Offering frequent news and analysis from the majestic Evergreen State and beyond, The Cascadia Advocate is the Northwest Progressive Institute's unconventional perspective on world, national, and local politics.

Thursday, January 18, 2007

Death by radio

And then there's the story of a California Entercom station that will probably be sued over a moronic stunt:
As participants in KDND-FM's water-drinking contest chugged bottle after bottle, a listener called in to warn the disc jockeys that the stunt could be fatal.

"Yeah, we're aware of that," one of them responded.

Another DJ said with a laugh: "Yeah, they signed releases, so we're not responsible. We're OK."

Those comments, and others made during the Jan. 12 "Morning Rave" radio show, appeared to give little regard to the risk of water intoxication. But just hours after the contest, a woman who guzzled nearly two gallons was dead.
I guess that's the standard in radio these days. Someone has to actually die.

Of course, nobody will ever likely be held accountable in any meaningful sense of the term. A payment here, a settlement there; just the cost of doing business. The corporate suits at the top, who are ultimately responsible for the pollution and degradation of the public airwaves, probably don't have much to fear.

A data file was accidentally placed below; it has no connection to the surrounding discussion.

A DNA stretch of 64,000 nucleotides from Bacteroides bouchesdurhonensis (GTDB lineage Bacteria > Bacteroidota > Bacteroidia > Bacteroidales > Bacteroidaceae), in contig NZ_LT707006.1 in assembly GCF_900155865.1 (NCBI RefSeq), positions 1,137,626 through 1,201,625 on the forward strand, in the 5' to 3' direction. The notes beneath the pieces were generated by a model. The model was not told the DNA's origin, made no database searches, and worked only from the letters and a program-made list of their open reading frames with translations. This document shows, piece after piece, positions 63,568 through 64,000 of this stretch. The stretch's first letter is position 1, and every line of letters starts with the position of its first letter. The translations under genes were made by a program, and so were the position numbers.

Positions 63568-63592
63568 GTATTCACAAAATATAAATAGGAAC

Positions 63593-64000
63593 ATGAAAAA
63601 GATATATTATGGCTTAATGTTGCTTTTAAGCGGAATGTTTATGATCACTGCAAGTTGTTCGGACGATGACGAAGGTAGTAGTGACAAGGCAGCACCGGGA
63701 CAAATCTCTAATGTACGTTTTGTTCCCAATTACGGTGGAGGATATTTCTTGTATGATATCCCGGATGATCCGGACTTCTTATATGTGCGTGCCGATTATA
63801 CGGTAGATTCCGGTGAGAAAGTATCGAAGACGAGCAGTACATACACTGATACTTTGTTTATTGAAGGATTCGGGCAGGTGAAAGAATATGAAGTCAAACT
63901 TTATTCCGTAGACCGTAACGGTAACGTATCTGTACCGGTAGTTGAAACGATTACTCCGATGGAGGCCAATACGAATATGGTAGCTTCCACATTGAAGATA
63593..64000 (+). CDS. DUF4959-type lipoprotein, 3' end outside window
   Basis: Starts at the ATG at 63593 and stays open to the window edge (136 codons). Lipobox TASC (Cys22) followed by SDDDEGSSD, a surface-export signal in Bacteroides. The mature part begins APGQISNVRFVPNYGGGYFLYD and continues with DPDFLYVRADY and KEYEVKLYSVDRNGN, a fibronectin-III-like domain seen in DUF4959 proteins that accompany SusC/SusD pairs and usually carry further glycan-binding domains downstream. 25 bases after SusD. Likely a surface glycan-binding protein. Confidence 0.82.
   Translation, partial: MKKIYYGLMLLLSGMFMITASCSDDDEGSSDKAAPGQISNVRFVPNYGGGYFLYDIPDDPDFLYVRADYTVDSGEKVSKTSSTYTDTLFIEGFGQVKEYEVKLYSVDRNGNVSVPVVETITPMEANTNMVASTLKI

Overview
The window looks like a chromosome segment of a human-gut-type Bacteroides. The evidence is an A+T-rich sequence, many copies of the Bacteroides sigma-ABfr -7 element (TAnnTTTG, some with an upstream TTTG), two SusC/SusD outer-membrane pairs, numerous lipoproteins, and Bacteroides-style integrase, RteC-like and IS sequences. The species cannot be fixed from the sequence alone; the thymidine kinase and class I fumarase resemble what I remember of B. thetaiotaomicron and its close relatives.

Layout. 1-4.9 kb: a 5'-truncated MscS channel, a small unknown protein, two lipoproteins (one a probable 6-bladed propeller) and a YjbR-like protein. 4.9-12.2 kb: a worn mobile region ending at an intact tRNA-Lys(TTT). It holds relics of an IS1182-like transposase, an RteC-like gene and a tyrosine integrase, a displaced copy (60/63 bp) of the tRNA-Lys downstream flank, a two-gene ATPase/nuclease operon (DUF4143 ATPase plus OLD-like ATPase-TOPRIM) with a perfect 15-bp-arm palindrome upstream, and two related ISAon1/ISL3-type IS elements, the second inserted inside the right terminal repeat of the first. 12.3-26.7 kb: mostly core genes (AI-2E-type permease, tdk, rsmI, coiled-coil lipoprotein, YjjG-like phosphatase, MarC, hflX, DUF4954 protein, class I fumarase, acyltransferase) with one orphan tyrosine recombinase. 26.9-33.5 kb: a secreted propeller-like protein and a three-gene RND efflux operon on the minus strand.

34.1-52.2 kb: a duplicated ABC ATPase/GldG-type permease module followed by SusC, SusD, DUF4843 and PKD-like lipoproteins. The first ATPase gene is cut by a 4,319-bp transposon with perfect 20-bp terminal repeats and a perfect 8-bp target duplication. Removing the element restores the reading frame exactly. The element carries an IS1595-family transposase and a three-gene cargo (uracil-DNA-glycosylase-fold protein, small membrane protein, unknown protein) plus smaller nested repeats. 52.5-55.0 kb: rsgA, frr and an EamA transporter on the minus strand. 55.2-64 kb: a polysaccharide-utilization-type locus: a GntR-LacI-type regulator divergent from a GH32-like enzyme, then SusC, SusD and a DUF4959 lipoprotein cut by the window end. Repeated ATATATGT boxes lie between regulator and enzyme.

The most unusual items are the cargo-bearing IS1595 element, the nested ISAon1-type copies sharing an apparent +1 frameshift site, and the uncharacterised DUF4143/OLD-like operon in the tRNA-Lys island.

The radio station fired a bunch of staff, which is appropriate, but we have a real problem in this country with irresponsible shock and talk radio. There's nothing wrong with making a profit. But you do wonder about the character of people who would watch someone unknowingly commit suicide and make jokes about it.

Congressional Democrats have plenty to do, but they really need to start hauling media executives up to the Hill for some chats, live on C-Span. They can start with Entercom and Disney.

<< Home